Teladoc and the Texas Medical Board have asked for, and received, a stay in their ongoing lawsuit. The case will resume in Western Texas District Court on April 19, 2017.
The case, which concerns whether anti-telemedicine regulations levvied by the board constitute a violation of antitrust laws, was set to resume after the board withdrew an appeal to the Fifth Circuit court. But both parties filed a joint motion saying that "the Parties believe that it would be most efficient and cost effective to stay this proceeding for 150 days".
Texas Medical Board didn't reply to a request for comment. But Teladoc told Babyforyou.net.ua in an email that "requesting the stay signals a willingness to discuss settlement."
"Teladoc has always wanted to settle its disputes with the TMB in a way that preserves quality and affordable health care for all Texans, including our 3 million members in Texas," the company said in a statement.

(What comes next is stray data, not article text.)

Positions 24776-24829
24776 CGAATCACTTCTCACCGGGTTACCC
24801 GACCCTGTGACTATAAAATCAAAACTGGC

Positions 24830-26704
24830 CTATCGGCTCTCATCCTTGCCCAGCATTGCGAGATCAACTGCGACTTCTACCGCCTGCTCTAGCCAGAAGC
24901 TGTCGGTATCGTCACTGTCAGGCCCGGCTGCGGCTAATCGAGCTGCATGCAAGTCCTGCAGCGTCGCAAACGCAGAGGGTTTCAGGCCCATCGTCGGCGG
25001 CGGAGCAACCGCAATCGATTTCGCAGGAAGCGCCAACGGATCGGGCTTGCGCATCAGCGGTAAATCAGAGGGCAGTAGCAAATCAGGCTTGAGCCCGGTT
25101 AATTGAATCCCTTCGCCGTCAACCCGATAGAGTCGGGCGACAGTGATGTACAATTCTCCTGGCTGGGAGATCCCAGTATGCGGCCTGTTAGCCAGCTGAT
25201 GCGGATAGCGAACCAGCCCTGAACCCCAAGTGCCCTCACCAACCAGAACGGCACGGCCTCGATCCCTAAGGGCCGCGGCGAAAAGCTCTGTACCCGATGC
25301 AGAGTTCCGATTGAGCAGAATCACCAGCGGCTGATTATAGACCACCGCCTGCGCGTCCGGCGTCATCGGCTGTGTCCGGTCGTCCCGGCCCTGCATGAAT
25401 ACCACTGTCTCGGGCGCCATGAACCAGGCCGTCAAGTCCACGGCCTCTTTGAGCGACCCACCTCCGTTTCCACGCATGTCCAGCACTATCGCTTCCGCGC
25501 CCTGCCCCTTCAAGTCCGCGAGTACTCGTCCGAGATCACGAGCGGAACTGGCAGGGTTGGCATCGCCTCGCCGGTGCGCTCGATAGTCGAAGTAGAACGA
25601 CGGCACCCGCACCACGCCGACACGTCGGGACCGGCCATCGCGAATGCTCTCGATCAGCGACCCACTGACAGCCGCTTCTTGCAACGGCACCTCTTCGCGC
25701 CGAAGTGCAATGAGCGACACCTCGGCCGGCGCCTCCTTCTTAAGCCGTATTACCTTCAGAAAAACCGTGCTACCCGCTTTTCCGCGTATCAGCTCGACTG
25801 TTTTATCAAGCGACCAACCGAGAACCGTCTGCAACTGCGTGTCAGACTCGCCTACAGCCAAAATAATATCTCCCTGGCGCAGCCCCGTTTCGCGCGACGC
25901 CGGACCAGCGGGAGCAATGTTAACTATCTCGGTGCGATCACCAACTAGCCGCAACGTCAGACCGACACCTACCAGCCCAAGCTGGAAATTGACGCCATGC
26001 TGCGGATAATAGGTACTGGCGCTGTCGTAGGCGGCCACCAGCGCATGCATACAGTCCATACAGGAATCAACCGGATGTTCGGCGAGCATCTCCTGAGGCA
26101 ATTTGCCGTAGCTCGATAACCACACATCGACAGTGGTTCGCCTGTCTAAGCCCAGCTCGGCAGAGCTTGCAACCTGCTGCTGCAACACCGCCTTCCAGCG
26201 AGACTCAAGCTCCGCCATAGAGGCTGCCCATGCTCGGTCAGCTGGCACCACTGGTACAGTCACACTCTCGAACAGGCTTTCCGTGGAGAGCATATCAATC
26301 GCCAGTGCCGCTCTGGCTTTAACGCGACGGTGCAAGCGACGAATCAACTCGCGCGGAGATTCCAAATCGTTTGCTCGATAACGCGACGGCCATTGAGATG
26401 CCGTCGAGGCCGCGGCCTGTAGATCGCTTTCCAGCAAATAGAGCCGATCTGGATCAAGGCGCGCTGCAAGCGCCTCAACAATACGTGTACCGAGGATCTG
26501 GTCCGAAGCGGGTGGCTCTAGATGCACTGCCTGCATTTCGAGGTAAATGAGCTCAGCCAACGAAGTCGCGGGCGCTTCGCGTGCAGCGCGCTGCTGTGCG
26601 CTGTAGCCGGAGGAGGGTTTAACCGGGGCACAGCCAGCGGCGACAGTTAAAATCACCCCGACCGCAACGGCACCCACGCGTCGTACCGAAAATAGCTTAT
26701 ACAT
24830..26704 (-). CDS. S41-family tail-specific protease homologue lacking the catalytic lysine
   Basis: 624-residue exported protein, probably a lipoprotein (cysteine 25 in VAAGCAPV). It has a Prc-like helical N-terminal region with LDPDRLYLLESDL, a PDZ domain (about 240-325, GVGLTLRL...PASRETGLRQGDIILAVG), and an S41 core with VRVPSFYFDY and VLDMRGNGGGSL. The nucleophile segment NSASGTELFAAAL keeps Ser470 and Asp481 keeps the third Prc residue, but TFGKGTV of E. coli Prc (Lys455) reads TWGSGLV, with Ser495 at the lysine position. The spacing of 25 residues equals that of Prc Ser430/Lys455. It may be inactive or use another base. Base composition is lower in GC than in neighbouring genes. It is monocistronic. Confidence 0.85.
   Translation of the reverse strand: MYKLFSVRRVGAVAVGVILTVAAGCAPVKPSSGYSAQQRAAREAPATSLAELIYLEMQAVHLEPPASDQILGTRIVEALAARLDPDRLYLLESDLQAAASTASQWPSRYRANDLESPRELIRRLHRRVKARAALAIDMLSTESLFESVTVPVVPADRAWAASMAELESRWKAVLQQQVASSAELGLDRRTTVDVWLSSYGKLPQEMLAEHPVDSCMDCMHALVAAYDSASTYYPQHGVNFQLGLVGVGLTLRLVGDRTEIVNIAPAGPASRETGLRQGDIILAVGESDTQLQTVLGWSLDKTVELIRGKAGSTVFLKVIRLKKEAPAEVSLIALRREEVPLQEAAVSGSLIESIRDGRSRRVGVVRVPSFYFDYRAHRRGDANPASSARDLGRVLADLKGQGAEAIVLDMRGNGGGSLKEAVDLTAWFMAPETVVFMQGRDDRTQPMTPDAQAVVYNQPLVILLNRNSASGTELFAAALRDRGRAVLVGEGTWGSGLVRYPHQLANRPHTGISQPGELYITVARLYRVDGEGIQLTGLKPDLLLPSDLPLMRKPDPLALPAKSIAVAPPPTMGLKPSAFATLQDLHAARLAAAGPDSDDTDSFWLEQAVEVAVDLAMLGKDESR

Teladoc, which offers remote medical visits, , alleging that because the board was made up of practicing doctors with a financial interest in limiting telemedicine, the board's passing of anti-telemedicine legislation constituted a violation of antitrust laws. But the medical board filed a motion on the grounds that there is, in fact, state supervision of the medical board which would make it a state agency under law and therefore immune to suit. When the judge , the medical board appealed to the Fifth Circuit court.
The Fifth Circuit court never ruled on the appeal, but a glut of friend-of-the-court briefs rolled in to the higher court, including one from the FTC itself in support of Teladoc. Those briefs prompted a "strategic retreat" from the Texas Medical Board, which withdrew the appeal. In the year and a half that the case has been going on, it's worth noting that and state-level legislation has been proposed that could undercut the board's rules anyway, both signs that TMB might also consider a settlement at this point.